Home > An investigation into the use of brands in young adult females' drinking rituals.

Tucker, Kieran (2005) An investigation into the use of brands in young adult females' drinking rituals. Masters thesis, Dublin Institute of Technology.

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Recent studies and media commentary have highlighted a dramatic increase in alcohol consumption amongst young people in Ireland. Of particular concern is the extent of heavy, episodic drinking motivated by a desire for intoxication, or binge drinking. Various possible reasons for this have been identified, among them marketing activity and the glamorising of drink culture.

The majority of studies into binge drinking define the phenomenon by volume measures of consumption alone and ignore the socio-cultural context in which alcohol is consumed. Drinking behaviours can be seen to be symptomatic of highly formalised and symbolically meaningful consumption patterns. As a ritual practice, the manner in which one drinks is related to the larger social structure in which it occurs. Ritual theory recognises the symbolic value of drinking occasions and attempts to locate this within its cultural context.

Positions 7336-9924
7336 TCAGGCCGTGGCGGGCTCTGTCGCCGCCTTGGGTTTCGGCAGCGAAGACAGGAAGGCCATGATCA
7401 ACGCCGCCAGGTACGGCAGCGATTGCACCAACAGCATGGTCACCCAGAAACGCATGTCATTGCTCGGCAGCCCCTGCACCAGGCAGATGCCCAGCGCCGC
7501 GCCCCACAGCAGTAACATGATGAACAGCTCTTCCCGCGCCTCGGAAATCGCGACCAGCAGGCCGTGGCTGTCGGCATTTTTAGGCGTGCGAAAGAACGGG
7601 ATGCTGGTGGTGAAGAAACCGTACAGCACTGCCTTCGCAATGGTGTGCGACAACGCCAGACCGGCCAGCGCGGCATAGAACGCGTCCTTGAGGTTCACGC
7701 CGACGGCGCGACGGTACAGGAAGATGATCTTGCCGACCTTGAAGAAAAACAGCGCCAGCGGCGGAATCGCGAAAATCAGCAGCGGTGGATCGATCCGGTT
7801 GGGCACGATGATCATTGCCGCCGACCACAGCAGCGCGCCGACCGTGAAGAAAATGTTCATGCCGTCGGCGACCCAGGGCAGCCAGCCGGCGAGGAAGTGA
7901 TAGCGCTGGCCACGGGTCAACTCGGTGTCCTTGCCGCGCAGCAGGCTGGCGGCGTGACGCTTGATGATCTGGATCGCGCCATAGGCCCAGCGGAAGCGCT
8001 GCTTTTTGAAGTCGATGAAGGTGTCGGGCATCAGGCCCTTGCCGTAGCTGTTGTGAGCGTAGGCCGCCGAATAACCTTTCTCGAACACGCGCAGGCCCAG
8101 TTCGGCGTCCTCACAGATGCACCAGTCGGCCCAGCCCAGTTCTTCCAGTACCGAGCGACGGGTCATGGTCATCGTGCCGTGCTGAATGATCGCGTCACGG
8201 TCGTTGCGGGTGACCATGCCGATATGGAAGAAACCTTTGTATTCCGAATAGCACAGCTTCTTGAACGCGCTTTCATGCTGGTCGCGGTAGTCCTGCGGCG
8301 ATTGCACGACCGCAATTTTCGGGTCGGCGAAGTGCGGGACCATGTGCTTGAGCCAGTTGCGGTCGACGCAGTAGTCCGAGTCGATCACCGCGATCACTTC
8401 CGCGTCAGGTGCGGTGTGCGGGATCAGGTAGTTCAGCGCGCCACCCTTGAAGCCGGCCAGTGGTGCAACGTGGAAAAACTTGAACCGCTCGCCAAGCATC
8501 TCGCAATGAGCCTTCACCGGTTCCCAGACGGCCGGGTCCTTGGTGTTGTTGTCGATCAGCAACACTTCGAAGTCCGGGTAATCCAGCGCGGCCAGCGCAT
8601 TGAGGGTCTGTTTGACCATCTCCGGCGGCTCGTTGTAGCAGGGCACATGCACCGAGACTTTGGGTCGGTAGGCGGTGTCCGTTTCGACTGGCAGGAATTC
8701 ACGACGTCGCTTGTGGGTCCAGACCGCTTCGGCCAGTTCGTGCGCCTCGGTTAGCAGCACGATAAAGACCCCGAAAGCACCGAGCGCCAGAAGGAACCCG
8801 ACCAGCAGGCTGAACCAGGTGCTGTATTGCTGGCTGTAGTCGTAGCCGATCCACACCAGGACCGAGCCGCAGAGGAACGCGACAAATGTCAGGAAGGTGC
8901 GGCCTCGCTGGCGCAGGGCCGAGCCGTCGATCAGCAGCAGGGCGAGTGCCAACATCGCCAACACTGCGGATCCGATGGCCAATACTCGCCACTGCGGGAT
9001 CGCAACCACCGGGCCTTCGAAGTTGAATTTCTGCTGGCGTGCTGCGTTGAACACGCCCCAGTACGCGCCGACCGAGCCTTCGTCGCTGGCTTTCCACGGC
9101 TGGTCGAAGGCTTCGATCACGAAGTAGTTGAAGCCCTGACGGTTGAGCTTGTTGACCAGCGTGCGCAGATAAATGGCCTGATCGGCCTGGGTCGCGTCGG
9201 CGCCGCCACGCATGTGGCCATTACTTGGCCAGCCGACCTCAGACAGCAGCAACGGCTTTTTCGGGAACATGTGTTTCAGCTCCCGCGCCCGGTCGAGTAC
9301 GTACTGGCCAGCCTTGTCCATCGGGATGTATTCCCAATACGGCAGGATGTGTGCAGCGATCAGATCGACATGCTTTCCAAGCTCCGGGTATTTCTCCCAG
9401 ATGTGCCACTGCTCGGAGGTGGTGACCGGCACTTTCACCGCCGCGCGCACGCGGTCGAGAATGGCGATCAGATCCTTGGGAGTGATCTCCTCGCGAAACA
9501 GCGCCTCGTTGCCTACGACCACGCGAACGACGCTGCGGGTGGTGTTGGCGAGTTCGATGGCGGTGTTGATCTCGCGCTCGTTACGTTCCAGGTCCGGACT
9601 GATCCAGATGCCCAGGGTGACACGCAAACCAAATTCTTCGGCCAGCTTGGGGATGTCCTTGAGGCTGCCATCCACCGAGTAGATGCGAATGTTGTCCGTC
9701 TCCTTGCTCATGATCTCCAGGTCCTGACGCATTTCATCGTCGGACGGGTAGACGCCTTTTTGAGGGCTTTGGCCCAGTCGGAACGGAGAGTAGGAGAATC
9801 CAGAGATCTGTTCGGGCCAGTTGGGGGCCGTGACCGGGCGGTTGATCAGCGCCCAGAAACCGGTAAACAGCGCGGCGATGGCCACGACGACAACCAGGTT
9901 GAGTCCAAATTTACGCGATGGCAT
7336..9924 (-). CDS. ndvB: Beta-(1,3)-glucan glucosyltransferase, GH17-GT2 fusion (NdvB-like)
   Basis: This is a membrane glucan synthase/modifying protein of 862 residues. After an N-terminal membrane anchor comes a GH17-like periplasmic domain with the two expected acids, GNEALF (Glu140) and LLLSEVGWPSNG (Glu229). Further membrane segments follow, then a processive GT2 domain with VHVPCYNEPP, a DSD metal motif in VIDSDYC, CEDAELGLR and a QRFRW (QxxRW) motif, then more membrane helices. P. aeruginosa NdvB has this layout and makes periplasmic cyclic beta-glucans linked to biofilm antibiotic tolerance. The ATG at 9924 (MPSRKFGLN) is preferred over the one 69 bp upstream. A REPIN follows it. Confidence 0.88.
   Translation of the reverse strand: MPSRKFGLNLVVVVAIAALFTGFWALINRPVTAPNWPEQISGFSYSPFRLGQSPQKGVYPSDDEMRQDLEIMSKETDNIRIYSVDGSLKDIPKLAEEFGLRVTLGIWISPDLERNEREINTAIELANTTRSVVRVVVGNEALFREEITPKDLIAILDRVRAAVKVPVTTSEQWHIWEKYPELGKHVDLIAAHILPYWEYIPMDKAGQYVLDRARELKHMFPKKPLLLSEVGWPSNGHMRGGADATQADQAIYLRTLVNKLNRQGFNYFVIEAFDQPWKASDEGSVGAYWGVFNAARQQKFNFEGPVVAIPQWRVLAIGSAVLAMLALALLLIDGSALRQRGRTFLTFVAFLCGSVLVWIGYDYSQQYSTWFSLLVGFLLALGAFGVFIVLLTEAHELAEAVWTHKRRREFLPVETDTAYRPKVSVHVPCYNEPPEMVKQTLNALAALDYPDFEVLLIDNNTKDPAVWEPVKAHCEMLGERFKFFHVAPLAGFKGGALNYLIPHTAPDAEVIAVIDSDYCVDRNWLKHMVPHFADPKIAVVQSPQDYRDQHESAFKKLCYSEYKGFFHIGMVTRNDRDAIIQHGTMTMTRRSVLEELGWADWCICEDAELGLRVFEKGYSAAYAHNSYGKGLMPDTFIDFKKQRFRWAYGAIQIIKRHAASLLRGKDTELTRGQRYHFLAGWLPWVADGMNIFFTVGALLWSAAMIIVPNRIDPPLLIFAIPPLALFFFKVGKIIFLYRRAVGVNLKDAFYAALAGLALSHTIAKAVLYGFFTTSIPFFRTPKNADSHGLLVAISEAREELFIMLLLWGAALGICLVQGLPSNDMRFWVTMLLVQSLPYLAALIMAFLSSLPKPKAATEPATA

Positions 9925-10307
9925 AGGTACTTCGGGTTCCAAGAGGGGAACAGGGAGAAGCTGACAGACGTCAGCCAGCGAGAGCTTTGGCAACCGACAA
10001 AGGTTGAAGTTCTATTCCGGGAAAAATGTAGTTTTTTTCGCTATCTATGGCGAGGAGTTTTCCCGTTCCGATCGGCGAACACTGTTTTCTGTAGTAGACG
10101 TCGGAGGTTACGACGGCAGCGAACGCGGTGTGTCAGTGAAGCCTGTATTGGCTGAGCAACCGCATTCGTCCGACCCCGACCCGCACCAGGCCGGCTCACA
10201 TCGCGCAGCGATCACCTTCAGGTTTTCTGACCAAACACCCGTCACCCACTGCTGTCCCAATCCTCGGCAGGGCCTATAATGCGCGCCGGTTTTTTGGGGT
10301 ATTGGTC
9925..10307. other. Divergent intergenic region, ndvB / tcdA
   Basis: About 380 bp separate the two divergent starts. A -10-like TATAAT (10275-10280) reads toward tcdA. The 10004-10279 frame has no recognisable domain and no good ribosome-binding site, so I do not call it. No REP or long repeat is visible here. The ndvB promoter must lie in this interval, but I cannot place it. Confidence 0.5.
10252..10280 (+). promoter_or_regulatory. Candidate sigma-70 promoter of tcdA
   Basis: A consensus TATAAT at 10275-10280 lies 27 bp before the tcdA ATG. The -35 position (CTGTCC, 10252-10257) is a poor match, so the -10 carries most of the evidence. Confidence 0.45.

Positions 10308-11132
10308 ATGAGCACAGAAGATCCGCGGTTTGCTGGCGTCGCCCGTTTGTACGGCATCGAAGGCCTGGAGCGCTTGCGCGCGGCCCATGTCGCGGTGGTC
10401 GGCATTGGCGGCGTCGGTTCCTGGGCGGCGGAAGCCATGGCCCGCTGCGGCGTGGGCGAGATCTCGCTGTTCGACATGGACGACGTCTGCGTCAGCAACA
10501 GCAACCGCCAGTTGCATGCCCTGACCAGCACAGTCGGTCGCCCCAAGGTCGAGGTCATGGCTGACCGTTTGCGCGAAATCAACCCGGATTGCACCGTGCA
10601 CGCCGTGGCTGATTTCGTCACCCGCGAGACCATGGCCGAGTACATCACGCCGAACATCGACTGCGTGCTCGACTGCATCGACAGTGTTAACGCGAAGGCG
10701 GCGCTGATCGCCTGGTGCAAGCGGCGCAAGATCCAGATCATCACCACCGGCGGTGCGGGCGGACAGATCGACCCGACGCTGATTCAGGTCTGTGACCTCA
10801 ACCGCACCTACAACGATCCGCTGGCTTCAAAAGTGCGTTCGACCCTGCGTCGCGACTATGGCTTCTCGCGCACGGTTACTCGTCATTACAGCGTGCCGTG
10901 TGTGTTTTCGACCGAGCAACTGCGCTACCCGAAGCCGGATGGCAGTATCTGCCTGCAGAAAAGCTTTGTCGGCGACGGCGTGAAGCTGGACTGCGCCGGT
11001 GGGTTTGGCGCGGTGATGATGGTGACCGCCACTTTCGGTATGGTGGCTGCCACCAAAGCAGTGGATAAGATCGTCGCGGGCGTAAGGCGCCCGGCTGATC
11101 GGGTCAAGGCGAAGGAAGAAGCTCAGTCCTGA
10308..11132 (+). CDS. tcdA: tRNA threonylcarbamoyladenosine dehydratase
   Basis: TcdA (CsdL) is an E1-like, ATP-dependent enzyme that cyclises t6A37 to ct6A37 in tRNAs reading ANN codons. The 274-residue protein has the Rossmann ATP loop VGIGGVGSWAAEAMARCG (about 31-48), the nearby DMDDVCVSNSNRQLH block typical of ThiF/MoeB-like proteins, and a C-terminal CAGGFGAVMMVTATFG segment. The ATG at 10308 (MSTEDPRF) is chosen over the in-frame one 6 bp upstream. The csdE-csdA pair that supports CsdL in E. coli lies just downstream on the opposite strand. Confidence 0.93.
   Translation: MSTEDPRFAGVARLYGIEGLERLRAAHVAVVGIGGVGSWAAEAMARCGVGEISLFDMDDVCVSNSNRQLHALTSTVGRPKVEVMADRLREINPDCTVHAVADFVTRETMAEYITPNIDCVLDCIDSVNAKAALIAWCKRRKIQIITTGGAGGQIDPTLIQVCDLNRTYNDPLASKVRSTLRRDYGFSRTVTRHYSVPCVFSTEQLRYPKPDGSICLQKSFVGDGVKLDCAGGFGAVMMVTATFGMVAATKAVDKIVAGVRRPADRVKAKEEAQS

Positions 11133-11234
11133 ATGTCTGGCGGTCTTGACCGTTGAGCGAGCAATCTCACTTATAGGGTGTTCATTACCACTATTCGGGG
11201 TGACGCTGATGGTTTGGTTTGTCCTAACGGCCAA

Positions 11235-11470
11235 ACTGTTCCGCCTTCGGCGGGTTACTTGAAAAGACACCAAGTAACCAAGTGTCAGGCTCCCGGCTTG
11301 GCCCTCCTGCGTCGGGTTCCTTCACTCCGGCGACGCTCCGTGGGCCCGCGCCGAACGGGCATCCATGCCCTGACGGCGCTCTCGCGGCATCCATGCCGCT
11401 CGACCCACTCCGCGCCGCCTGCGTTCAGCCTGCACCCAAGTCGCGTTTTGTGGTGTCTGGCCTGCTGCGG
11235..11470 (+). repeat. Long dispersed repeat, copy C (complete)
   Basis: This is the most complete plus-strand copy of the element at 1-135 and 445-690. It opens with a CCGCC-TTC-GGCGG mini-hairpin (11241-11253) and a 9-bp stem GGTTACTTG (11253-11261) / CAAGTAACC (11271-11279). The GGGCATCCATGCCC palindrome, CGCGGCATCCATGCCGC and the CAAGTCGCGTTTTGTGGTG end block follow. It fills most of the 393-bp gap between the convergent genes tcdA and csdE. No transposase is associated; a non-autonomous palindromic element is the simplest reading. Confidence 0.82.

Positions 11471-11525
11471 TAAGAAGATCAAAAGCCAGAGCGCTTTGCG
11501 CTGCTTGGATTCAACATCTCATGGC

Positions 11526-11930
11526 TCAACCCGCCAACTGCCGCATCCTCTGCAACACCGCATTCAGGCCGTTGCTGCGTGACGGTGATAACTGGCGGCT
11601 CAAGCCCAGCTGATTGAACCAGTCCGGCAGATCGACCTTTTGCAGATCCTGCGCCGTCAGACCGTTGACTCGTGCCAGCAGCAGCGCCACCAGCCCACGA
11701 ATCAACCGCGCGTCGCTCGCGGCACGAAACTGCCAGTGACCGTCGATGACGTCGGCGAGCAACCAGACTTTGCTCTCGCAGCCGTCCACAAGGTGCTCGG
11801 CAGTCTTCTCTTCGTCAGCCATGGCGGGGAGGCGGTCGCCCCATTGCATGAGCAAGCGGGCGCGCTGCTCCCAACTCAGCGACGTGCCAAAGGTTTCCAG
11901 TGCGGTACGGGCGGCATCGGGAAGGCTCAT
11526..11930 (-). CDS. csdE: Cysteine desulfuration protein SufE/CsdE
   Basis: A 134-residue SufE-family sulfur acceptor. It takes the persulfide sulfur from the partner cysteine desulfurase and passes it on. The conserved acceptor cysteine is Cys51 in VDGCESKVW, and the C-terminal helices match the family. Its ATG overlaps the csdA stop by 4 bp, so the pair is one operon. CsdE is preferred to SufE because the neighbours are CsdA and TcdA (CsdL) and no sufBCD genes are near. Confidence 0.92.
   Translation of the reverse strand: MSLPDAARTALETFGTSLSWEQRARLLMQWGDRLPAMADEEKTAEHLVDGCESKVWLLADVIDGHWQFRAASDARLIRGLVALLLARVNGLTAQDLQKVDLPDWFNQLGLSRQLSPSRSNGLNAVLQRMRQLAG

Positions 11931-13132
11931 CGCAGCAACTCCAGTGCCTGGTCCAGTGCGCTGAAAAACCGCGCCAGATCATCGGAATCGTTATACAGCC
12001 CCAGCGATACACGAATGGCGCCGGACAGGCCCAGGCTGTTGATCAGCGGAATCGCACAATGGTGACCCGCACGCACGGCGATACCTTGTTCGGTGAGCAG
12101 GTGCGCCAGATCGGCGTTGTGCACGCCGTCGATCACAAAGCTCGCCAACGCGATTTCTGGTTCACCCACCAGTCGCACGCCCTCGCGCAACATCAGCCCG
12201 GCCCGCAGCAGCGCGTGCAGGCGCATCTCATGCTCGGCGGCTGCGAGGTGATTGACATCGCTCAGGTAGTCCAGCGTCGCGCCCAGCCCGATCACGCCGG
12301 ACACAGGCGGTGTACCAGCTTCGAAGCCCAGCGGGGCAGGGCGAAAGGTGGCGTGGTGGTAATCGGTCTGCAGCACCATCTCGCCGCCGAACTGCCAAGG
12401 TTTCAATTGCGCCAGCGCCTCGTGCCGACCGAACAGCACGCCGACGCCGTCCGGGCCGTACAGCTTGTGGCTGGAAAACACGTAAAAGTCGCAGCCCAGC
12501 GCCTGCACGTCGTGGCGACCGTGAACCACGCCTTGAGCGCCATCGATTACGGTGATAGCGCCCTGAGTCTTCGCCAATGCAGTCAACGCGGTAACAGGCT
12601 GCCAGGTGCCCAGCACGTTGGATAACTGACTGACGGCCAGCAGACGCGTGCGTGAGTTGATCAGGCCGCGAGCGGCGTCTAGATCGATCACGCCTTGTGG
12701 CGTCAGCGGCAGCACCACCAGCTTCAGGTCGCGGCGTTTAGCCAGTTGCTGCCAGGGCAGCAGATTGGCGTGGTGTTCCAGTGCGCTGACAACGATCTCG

The present research demonstrates how theories of ritual can provide a richer understanding of the symbolic meaning of alcohol as made manifest in actual consumption practices. The researcher carried out ethnographic research in order to observe market-based interactions in naturally occurring settings. In addition, in-depth interviews captured Consumer’ lived-in experiences, attitudes and opinions in their own terms.

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